NASA has released a stunning high-definition image of Pluto as seen from the New Horizons spacecraft, illustrating the different layers of the small world’s atmosphere.
Pluto is in shadow, but the sun is illuminating the dwarf planet’s hazy atmosphere, an atmosphere that surprised planetary scientists when the New Horizons spacecraft flew by on July 14, 2015. (You can see the high-resolution image here.)
While it was widely believed that Pluto had a thin atmosphere, scientists were surprised to discover that it extended farther out into space than believed, up to 200 km.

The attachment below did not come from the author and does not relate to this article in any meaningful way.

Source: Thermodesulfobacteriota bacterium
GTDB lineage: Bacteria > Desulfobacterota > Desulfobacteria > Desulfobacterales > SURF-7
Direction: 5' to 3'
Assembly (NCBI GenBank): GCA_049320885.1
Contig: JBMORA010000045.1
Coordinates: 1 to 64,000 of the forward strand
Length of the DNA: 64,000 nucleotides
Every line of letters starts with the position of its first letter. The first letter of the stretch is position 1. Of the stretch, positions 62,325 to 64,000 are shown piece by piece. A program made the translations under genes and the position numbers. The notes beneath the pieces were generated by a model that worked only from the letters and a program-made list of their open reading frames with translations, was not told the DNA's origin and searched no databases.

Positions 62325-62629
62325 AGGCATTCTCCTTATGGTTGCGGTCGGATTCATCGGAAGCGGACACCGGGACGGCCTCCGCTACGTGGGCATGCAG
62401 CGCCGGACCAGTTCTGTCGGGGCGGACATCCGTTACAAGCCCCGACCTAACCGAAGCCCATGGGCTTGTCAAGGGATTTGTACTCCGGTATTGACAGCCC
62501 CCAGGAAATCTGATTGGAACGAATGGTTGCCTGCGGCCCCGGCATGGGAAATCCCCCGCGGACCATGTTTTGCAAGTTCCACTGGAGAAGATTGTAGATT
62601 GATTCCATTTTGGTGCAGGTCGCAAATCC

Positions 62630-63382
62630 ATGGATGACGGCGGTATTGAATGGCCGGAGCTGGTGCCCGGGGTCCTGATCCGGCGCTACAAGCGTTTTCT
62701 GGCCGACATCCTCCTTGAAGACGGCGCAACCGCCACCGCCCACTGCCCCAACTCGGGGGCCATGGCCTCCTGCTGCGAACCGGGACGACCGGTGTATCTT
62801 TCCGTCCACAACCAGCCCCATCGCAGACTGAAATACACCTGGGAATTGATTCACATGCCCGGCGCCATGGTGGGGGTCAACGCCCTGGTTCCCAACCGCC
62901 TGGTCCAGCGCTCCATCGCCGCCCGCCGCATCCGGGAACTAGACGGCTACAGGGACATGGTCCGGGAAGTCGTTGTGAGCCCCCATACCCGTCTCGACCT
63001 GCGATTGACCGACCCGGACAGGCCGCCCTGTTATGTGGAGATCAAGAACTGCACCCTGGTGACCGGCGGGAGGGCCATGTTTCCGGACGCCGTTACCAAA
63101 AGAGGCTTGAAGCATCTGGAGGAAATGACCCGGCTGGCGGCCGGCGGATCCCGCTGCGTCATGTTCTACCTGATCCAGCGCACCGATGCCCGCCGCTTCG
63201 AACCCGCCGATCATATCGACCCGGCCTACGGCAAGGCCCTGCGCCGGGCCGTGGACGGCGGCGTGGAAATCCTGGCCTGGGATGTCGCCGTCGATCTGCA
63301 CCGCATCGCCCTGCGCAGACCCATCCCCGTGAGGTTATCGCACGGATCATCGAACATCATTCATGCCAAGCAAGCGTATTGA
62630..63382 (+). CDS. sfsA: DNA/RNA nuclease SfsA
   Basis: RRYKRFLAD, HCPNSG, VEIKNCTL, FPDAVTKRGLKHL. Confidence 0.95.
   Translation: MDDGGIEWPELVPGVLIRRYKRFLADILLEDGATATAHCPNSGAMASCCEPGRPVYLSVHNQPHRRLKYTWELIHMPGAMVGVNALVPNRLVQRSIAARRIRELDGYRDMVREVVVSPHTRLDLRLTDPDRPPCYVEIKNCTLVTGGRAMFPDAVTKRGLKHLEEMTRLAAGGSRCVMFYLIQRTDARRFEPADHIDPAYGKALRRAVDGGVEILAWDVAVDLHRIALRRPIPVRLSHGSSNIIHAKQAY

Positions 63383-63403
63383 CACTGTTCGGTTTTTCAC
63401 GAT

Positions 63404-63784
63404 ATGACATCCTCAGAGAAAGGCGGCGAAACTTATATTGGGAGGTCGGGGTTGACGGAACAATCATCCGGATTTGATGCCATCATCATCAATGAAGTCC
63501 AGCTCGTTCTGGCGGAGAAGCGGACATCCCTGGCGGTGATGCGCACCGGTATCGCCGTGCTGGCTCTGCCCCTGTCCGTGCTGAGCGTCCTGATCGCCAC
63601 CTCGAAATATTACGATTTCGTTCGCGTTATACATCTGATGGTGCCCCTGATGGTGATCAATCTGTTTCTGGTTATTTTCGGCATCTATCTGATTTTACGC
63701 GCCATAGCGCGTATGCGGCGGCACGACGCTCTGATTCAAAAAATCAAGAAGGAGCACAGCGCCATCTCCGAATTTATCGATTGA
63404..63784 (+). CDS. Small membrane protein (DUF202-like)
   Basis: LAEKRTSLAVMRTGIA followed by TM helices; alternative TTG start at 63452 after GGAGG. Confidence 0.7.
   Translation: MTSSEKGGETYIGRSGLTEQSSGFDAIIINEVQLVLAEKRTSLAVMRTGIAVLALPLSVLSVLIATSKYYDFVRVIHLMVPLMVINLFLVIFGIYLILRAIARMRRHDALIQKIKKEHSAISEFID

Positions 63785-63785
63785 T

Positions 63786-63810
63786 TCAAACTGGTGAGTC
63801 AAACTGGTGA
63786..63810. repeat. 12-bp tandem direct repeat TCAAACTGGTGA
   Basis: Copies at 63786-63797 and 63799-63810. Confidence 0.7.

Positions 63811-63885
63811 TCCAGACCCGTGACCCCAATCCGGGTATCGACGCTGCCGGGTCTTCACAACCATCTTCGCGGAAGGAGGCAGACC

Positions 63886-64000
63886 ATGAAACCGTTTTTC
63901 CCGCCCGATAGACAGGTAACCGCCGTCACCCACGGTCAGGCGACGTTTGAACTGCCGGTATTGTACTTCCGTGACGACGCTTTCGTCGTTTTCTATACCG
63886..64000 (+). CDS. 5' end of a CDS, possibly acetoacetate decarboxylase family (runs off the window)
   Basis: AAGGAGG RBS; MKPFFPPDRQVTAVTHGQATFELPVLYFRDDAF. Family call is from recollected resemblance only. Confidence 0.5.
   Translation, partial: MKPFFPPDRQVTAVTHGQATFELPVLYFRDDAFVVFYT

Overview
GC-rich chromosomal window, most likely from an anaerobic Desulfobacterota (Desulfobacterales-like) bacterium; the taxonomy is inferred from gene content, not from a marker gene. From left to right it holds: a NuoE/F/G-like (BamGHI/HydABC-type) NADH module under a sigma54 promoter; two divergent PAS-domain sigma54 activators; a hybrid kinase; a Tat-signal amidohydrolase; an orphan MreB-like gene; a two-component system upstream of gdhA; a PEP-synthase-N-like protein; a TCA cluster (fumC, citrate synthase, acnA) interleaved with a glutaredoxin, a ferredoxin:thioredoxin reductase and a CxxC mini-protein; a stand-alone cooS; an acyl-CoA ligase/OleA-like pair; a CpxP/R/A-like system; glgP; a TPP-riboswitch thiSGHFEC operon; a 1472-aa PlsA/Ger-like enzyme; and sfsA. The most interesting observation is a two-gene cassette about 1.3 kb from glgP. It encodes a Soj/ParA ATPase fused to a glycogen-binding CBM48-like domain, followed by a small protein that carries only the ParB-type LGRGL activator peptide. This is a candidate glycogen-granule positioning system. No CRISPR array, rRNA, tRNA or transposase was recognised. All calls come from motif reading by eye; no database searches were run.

It’s believed that the haze is photochemical smog from sunlight acting on methane and other molecules in Pluto’s atmosphere. This in turn produces a mixture of hydrocarbons like ethylene and acetylene, that accumulate into small particles and scatter the sunlight producing the blue haze seen in the image.
The particles settle down into different layers, with some stretching out hundreds of kilometres.
New Horizons was the first spacecraft to fly past Pluto. It is currently more than five billion km from Earth on its way to another object in the Kuiper Belt, an area of icy bodies beyond the orbit of Pluto.
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